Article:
Local Govt | National News Video | Parliament Headlines | Politics Headlines | Search

 


More scooters, more accidents

4 March, 2012
More scooters, more accidents

The increasing popularity of scooters, the non-motorised kind, has seen a rise in the number of injuries to children who are using them for recreation, transport and exercise.

Waikato University social science student Trish Wolfaardt studied ACC statistics for the last five years, and has found a “huge spike” in the number of reported scooter injuries in 2011 – a five-fold increase. There were 46 claims in 2008, and 309 claims recorded for the year ending 2012 with a cost to ACC of approximately $70 000 for that year. “While most of the injuries were moderate – dislocations, fractures, lacerations and soft-tissue injuries – there has also been an increase in the number of severe injuries,” says Wolfaardt.

The research was commissioned and supported by the Child Injury Prevention Foundation of NZ and Wolfaardt says the growing number of injuries follows overseas trends, including the US, Canada, Australia and Europe. “Overseas there have been scooter fatalities – and we don’t want any here.

“More and more children are using scooters to get to school, riding them without helmets, knee and elbow pads, and often with bare feet. I know people will accuse me of being from the fun police, but I think we should be looking at ways to minimise the dangers.”

Boys tend to be injured more frequently than girls and the median age for injury is nine. Most injuries occur at home, with public roads the next most likely location.

As well as examining existing legislation for cycles and scooters – and non-motorised scooters are listed under Land Transport road regulations – Wolfaardt also went out into the Tauranga community and watched children on scooters at three primary schools, two intermediates and at city skateparks.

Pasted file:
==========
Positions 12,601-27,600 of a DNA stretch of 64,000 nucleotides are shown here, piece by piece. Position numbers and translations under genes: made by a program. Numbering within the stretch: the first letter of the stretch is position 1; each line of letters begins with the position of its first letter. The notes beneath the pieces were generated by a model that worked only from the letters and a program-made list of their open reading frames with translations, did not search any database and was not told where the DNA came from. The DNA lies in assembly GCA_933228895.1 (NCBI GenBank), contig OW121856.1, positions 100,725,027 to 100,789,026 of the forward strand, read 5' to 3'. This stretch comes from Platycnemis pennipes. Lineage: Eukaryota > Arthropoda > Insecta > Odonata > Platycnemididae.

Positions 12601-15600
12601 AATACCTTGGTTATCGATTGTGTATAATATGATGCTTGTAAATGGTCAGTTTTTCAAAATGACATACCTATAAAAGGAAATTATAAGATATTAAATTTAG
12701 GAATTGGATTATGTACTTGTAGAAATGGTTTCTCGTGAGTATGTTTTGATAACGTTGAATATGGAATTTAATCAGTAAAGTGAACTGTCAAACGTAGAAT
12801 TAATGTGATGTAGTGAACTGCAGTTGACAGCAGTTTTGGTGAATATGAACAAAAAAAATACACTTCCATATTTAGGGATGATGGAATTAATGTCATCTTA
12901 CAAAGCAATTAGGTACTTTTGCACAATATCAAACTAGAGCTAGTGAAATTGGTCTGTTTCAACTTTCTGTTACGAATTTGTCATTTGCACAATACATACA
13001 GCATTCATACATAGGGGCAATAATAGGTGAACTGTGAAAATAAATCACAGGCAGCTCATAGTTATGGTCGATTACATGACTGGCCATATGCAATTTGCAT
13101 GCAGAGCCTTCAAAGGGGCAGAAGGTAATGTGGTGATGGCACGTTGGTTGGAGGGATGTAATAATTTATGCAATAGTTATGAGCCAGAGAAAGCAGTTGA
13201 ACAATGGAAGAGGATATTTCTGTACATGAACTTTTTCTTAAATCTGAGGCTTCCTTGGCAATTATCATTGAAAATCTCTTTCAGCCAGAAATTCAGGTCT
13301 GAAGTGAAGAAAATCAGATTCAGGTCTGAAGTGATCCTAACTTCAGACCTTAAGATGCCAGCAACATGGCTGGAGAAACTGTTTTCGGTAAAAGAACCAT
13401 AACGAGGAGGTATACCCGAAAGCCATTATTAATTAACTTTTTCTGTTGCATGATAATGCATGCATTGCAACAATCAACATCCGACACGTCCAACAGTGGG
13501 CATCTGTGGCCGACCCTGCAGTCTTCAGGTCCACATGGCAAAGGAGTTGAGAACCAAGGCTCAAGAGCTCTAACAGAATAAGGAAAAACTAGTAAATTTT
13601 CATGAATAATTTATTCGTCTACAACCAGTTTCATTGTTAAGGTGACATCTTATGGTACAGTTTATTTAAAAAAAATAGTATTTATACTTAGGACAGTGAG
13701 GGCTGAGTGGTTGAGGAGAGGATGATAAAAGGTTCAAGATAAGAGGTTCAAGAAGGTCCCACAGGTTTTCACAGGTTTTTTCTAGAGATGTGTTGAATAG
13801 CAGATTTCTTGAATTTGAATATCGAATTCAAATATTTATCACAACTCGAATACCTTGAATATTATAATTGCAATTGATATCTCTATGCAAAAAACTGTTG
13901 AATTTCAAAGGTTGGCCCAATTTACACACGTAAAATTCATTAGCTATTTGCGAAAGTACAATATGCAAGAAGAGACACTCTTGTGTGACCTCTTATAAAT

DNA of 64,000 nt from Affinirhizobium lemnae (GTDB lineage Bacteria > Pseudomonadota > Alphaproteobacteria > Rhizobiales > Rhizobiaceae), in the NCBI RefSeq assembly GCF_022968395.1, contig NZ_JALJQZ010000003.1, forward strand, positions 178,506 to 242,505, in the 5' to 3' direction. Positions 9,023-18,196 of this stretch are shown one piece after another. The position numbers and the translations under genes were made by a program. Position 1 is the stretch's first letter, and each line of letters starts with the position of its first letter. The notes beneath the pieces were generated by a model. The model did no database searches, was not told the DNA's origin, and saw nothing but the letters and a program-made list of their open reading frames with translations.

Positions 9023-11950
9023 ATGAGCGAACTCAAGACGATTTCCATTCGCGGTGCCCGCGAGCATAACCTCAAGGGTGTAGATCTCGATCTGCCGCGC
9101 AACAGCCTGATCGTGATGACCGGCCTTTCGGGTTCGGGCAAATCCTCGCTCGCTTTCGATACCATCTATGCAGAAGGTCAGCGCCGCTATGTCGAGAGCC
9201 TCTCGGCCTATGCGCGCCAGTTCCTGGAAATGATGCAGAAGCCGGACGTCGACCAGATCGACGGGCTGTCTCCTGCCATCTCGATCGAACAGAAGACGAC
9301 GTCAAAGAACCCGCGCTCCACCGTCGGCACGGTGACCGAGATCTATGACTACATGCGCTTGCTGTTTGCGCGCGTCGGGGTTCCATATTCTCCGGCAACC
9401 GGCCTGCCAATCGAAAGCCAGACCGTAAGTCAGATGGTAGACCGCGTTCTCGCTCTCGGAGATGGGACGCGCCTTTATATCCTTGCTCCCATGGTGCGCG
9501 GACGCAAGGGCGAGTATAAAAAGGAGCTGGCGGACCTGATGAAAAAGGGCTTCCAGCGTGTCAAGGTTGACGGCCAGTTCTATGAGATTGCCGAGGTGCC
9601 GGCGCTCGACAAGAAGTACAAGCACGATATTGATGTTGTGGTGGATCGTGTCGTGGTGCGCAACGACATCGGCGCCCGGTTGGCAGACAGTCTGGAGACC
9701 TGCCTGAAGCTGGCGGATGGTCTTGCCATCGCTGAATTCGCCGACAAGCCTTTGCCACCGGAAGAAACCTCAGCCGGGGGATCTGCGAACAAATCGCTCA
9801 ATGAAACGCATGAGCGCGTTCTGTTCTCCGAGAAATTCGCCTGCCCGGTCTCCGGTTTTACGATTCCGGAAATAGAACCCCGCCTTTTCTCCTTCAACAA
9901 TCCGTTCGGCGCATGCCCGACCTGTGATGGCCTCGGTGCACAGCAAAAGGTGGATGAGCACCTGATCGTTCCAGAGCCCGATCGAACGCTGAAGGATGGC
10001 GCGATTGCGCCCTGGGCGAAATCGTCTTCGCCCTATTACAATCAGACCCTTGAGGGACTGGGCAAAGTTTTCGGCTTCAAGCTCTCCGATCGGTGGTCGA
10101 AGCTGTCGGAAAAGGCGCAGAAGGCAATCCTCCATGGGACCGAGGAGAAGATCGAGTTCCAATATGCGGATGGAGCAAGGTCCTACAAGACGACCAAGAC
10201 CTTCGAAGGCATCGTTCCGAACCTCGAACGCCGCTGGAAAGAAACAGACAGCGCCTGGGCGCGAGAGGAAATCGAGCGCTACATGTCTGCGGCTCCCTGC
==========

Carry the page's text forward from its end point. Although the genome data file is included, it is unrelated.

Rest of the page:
“Children routinely use basic scooters for activities unsuited to their design and on terrain that poses further risks,” says Wolfaardt. “Children scootering to school are not subject to the same regulations as those cycling to school and there appears to be a general lack of awareness of the risks associated with scootering.”

To that end, Wolfaardt is proposing several recommendations as a result of her research. These include the wearing of helmets, the introduction of school policies for scootering to and from school that require helmets and footwear to be worn, a minimum age when children can scooter to school, and extended road safety information. “I also recommend that there’s compulsory distribution of point-of-sale information packs on the risks of scooters and the protective equipment options available and want funding of current community resources and training initiatives to continue to include more safety awareness.”


© Scoop Media

 
 
 
 
 
Parliament Headlines | Politics Headlines | Regional Headlines

 

PARLIAMENT TODAY:

Shifting Goalposts: New 2030 Emissions Target Is Weaker - Expert